The snap general election is with us as expected and we have to wait until afterwards to find out what the recommendations of the Williams and Oakervee reviews of franchising and HS2 will be – as amended to make them acceptable to the new government. Enter our competition to propose a new name for HS2 which will capture the public imagination. Image HS2 Ltd.
We will expect rapid progress after the election
The emerging ‘regional’ Sub-National Transport Bodies such as Transport for the North must be given responsibility for specifying rail services and enhancements. Railfuture calls for a doubling of rail capacity in the north. Likewise, Transport for the South East has set a strategy of doubling rail journeys in 30 years so that sustainable growth can be achieved without a major increase in road travel. Carrots and sticks will be needed to encourage all of us to choose to use public transport, cycling or walking more. This is necessary to address climate change and air pollution.
To make rail travel more attractive, sustainable and cost-effective, a rolling programme of electrification is essential, prioritising intensively-used and 100mph plus routes, especially those which are already partly electrified.
Railfuture continues to support HS2 as the only way to provide the significant additional north-south rail capacity needed to replace more polluting road and air travel. However better connectivity with local rail services must also be provided so that travellers can access HS2 services easily. Enter our competition to propose a new name for HS2 which will convey why it is essential and win public support.
Government decisions required
The Department for Transport is stuck on many other issues besides franchising, HS2 and electrification.
Fares are increasing faster than earnings and to fix this the cost structure of the rail industry must be addressed. The government must also endorse the RDG proposals to make the ticketing system less confusing.
The DfT has just published the latest update of the ‘’Rail Network Enhancements Pipeline’’, which shows very little progress since the previous update – approvals must be given more quickly.
Finally, the DfT and Treasury must move forward on the Market–Led Proposals that have been submitted by accepting that although the finance costs of private capital may be higher than government borrowing, the focus on objectives and delivery by private investors will result in lower cost overall. The government must also accept that it has to facilitate access for services running between new infrastructure and the existing network.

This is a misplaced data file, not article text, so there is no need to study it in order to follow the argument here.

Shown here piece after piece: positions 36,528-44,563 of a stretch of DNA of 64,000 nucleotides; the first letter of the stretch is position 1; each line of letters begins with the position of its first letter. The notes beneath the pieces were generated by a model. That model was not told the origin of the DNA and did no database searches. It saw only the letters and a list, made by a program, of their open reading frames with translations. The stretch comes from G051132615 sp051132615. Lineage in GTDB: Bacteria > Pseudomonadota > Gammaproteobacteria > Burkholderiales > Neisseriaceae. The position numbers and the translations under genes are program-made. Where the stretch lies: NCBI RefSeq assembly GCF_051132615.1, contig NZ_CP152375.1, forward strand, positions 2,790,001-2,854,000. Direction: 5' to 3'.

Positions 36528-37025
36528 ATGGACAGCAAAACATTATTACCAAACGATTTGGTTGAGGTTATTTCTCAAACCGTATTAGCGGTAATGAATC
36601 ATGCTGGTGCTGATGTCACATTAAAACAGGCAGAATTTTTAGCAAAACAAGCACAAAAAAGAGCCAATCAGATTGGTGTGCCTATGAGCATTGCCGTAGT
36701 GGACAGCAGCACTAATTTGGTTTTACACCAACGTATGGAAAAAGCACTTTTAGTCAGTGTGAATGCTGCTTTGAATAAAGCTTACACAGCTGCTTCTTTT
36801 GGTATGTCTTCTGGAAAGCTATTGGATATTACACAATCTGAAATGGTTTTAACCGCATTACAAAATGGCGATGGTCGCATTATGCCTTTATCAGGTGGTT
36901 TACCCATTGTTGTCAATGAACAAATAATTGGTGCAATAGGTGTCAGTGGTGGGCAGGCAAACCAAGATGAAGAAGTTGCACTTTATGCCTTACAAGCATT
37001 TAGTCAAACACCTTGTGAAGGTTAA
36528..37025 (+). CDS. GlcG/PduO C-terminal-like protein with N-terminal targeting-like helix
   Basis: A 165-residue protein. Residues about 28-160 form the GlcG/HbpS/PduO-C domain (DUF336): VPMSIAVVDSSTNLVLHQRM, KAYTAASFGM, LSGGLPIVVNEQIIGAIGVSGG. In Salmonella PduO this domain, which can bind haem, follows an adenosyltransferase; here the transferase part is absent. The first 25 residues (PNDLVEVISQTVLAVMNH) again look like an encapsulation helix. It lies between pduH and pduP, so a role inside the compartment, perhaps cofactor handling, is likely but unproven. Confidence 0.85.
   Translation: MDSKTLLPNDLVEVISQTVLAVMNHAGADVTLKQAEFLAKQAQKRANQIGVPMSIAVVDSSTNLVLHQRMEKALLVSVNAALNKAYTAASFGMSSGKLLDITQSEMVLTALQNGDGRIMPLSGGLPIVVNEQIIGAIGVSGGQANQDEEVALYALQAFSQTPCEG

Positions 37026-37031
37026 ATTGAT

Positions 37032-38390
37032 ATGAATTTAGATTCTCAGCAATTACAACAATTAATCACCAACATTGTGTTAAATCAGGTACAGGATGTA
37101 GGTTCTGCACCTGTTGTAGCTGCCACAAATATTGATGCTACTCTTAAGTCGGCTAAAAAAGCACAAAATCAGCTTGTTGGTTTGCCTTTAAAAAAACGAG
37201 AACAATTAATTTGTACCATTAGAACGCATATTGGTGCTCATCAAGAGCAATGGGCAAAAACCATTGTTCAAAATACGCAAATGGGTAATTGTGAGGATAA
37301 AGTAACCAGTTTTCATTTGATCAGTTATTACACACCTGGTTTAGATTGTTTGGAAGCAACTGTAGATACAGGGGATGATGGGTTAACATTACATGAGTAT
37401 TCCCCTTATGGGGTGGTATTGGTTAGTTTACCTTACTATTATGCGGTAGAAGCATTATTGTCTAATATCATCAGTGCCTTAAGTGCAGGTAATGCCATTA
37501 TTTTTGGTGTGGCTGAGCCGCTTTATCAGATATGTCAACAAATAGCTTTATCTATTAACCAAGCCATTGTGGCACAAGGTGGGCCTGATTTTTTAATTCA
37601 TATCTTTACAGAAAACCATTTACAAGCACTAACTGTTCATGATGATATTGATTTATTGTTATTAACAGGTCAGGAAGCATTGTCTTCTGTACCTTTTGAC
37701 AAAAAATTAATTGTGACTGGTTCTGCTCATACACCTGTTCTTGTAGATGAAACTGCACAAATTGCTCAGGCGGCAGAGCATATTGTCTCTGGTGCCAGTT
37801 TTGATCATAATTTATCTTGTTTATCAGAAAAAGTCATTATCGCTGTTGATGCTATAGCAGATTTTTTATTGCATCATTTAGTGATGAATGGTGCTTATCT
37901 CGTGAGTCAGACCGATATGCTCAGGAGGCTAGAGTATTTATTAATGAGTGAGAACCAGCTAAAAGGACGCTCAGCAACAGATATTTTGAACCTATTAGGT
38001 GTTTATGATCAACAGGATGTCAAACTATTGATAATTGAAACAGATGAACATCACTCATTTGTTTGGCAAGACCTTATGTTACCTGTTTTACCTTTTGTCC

Accessibility is important to enable everyone – those with heavy luggage or pushchairs as well as wheelchair users or the elderly and infirm - to use the rail network. Trains are nearly there. When the final Pacers are withdrawn next year, the focus must change to stations. This will be a long term exercise - the Access for All programme has provided level access to the platform at many larger stations, but £200m more funding is needed in this Control Period to achieve Railfuture’s aim of 100 more by ’24, ie making a greater range of 100 more stations accessible by 2024. Achieving a level platform-train interface will be an even greater challenge, but one that must also be addressed.
Local campaigning is equally important. At the proposed 6000 home Welborne Garden Village development in Hampshire, Railfuture Wessex has succeeded in getting land safeguarded for a new station as a condition of the planning permission for the development. We are now working to build a stakeholder consortium which will seek approval, funding and a cost-effective solution for the station.
Earlier this year in the North East, the campaign by our affiliated South East Northumberland Rail User Group (SENRUG) succeeded in getting funding from Northumberland County Council for the next stage of development of the project to reopen the Ashington Blyth and Tyne line for passengers. This will create new journey opportunities to Newcastle, boosting the economy of the area. SENRUG was featured recently in a major article about the reopening in RAIL magazine, which also carried an article by SENRUG chair and Railfuture member Dennis Fancett on why the Network Rail GRIP process is not fit for projects such as this which are not funded by Network Rail itself.
Successes such as these build our credibility with both stakeholders and the public, encouraging people to support us in campaigning for a bigger better railway.
Railfuture’s analysis of the Party manifestos for rail
Building for future users – why rail capacity must be doubled